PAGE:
Leasing Companies and Liability
In Ontario, owning or having access to a vehicle is very convenient for most people. The operation of vehicles is governed by law and requires that:
- you be of a minimum age
- you be sound physically and mentally
- you obey the rules and regulations of the road
- the vehicle being operated be in proper working condition
- the vehicle being operated be insured and registered
Driving is a major responsibility that not many fully appreciate. When people do not adhere to the law, it can have severe repercussions that can change peoples' lives forever. Here we will look at a decision that affects employers and employees alike.
In this case, Financial Transport Inc. brought forth a motion for summary judgment against K. Anthony. FTI was being held vicariously liable for an accident which involved one of their currently leased trucks.
In October of 2000, truck drivers Antony and Selliah were involved in a motor vehicle accident while working (transporting goods). At the time, Selliah was driving and Antony was asleep in the cab compartment of the truck. Fortunately it was a single vehicle accident and no other vehicles were involved.
Police investigations ruled that the crash was a result of speeding, at total fault of the driver Selliah. The police findings were not being disputed.
Both parties in the case agreed that this matter for the summary judgment can easily be resolved when held against the applicable laws that govern the matter.
In March of 2007, Antony's attempt to sue the trucking company Ontario Ltd. as well as the company that the trucks are leased from (FTI) was prohibited, based on the principles in the Ontario Workplace Safety and Insurance. The Ontario Workplace Safety and Insurance Appeals Tribunal however, ruled that the principles outlined in the Highway Traffic Act did not exempt FTI from possibly being held vicariously liable. The plaintiffs were then granted a "limited right of action".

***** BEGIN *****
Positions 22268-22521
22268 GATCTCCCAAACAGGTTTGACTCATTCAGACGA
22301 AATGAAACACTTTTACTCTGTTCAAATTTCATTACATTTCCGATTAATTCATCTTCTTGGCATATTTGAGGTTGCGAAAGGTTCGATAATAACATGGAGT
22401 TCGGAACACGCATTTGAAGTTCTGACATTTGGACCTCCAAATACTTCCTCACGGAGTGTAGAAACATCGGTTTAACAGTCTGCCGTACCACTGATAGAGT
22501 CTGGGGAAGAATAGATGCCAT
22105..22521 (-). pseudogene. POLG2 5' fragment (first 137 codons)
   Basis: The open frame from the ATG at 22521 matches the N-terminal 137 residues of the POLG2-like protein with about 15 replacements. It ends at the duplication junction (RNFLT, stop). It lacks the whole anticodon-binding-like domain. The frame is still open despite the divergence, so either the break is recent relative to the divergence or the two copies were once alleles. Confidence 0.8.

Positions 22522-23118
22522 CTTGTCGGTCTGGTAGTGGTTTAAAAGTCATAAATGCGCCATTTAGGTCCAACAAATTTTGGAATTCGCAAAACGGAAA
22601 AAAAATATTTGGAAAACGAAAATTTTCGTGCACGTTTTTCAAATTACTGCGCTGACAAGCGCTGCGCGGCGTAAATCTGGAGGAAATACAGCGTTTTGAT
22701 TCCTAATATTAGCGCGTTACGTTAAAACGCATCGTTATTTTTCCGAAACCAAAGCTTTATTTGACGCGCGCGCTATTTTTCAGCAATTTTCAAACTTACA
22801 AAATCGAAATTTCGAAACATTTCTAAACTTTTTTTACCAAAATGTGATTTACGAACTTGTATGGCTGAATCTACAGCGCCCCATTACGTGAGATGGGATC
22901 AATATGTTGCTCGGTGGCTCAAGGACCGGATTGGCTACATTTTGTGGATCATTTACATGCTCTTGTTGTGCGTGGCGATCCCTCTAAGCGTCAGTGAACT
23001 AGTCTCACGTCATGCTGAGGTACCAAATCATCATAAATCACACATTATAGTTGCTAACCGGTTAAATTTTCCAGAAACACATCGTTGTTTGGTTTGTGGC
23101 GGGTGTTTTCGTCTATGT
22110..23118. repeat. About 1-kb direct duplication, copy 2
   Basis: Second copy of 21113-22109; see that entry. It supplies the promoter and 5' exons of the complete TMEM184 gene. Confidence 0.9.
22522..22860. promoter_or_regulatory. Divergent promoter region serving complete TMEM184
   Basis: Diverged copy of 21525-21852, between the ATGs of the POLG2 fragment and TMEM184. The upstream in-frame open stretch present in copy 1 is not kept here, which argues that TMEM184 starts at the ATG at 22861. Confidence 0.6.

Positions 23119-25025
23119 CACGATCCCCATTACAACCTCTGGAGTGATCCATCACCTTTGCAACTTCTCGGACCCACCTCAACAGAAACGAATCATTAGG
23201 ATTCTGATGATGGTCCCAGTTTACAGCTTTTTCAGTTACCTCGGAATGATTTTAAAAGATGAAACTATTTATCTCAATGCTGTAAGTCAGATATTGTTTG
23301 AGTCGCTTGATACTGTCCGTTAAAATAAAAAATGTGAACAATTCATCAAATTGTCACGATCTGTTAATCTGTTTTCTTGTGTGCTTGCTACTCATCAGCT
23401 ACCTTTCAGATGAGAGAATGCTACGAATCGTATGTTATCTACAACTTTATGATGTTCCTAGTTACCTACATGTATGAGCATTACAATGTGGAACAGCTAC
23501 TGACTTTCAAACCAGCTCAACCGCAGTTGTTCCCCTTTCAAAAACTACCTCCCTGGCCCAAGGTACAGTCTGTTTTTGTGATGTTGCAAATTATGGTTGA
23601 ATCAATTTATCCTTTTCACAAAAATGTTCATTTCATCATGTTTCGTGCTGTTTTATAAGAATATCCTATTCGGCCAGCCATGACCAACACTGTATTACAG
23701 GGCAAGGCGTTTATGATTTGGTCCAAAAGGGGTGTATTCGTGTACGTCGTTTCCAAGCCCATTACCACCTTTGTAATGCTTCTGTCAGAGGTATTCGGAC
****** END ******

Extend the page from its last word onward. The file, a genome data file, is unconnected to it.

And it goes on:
The contention here is that FTI feels that the WSI Tribunal's ruling proved that liability did not fall on them (since their ruling severely limited the plaintiff's right to hold them liable). The plaintiff disagreed and saw that the ruling pointed to the fact that the defendant could be held liable in some capacity and that the matter should go to trial.
After examining previous cases and Supreme Court rulings that addressed the issue, the Judge weighed the evidence against the law and found that the rule did not exempt the defendants (FTI) from being held vicariously liable. He dismissed their action and saw that the case should go to trial.
At Gluckstein Lawyers, our extensive experience allows us to help you through the very lengthy legal process on the way to getting you your rightful compensation.
Whether we settle in or out of court, rest assured that you are represented by a professional and empathetic team of personal injury lawyers with your best interests at heart.
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